Earlier this year, I named Mr. Ruban Nielson a whacko-artiste, a man with bizarre compositional tastes and seriously aspirational wackiness.
Not just any normal, bargain-bin, hidden-cache-in-a-garden-shed wackiness but the committed insanity of the funked-in-the head artisan: a Prince-type foam-at-the-mouth sexual beast encased in stained, smoky, lo-fi glass musicality kind of wackiness—like a voyeur booth warming up on a brisk December morning in the Amsterdam, really. All the XXX bits are tastefully covered by circumstance and a thin layer of condensation. But why December? Well,why not? At the very least, something is hot and bothered in that brothel. And that’s the lo-fi way of things; a musicality that works on giving listeners a sense that the rock is rolling and that a guitar is shredding but never dissecting it clean for the office or the supermarket; instead the cuts are done dirty and fettered ragged by a rusted dildo found in, oh I dunno, a back-alley sex-shop.
Makes sense then, that Mr. Nielson and his Unknown Mortal Orchestra released their latest record from Vietnam. Yes, IC-01 Hanoi is as tatted-up as the maestro himself, and even more tattered; a fuzzed-out, low-end fusion of jazz, krautrock and Vietnamese folk instrumentation recorded in the heart of a Southeast Asian sweat box metropolis. The seven tracks on this record may hint at 2018’s trend of the year (Kanye, Melody’s Echo Chamber, Kid Cuzi, Unknown Mortal Orchestra, I mean who’s next?) but never in a million years would the precedents play like they were recorded and mastered anywhere near Hanoi. And much less does “Hanoi-1” through “7” sound like it was recorded with intent for audio fidelity. Neither do they sound like they were put to spindry in the whirly-dirly mastering machines but rather were left to dangle and sunbake between the tenements. Just one clothesline amongst many as the eyes scale the height of the apartment buildings. It’s with great skill too, as the line wiggles through scaffolding on each cut made of the native materials, bamboo wood and palm cords, and looks like it has hardly been used—a crisis of labor, really. Because given the time and attention, rock ‘n’ roll could do wonders with forays into the world of Asian folk music.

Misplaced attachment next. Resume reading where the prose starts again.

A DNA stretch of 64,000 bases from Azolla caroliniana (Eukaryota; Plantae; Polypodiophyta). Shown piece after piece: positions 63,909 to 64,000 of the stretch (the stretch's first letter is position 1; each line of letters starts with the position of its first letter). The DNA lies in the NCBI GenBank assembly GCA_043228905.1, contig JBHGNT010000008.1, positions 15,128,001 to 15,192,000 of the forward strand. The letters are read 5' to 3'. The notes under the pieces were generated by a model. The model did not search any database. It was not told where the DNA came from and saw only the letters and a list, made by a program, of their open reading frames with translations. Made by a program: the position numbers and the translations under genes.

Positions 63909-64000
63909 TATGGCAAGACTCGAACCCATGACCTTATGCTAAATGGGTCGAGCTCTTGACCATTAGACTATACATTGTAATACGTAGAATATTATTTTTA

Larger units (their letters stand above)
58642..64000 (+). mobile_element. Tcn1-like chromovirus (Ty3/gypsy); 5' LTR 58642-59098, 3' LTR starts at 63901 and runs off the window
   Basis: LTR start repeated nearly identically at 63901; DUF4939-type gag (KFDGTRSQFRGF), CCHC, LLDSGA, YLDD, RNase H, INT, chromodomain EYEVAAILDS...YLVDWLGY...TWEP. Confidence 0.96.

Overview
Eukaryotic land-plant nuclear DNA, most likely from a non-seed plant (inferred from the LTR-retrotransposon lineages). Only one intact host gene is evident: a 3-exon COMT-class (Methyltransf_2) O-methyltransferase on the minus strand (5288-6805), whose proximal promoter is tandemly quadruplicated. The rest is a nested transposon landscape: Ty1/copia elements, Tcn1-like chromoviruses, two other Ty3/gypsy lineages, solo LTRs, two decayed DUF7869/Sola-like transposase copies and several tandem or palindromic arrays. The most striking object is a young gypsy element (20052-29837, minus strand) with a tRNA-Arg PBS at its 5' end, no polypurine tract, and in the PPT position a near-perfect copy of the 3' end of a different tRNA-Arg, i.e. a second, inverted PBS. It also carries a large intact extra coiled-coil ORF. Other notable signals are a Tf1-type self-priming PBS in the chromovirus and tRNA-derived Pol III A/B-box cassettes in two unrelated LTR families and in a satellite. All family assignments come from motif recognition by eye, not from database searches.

Big problem, though: because this lo-fi LP makes its name on being self-admittedly unrefined, it takes some tracks to actually pick up on the ethnic tunes. Namely two and namely the first two commit this artistic sin. It’s all a murky mise-en-scène—a neo-impressionist pêle-mêle of paint, tint and shades. It’s all very dark and very muddled. All background and little foreground. They took a brilliantly white, clean pure canvas, and then drenched it en boue, in muddy bulbous layers of grey, black and brown. Not some full chestnut marron or sloppy tortilla tan, either, but a sickly ginger brown. The opener, the creatively named “Hanoi-1,” make clear of this point by recalling the manic krautrock screech of “American Guilt” but without all the pointed punkisms. Instead it lurches in a sequined post-bop Jazz get-up.
Then, with a clunk, the record shifts down to a moody blue and imbalanced thought piece, with a slow, plodding guitar that uses all that reverb to fuzz and faff about. The scruffy, five o’clock shade instrumentation fails to do the long-player any favours—listeners would be stuck wondering where the hell this is all taking place if the record wasn’t named with such utilitarian starkness. But by “Hanoi 3,” the record is saved—and it’s Minh Nguyen’s sáo trúc, a Vietnamese sow flute made from bamboo, that does the saving. It’s not a particularly striking piece, but it does allow for the long-player to take a step back from its head-heavy flavours and actually examine what it wants to groove to in a Southeast Asian graveyard of public opinion. Injecting a little bit of that Multi-Love-era funk is just the ticket, and so on “Hanoi 4” the album reasserts itself with jungle stomp for a tropical romp and is thus the one lo-fi funk rock track on record that doesn’t wet rice noodle and squirm in the jazzy broth. But then that jazzy broth starts to pick up with spice as well—come “Hanoi 5,” Chris Nielson (forever more known as Papa Nielson) comes in with the flugelhorn to work a solo across a warbling guitar line and Brother Kody Nielson’s pitter-patter tom-tom foolery. With a flip of a switch, the record just glues itself together.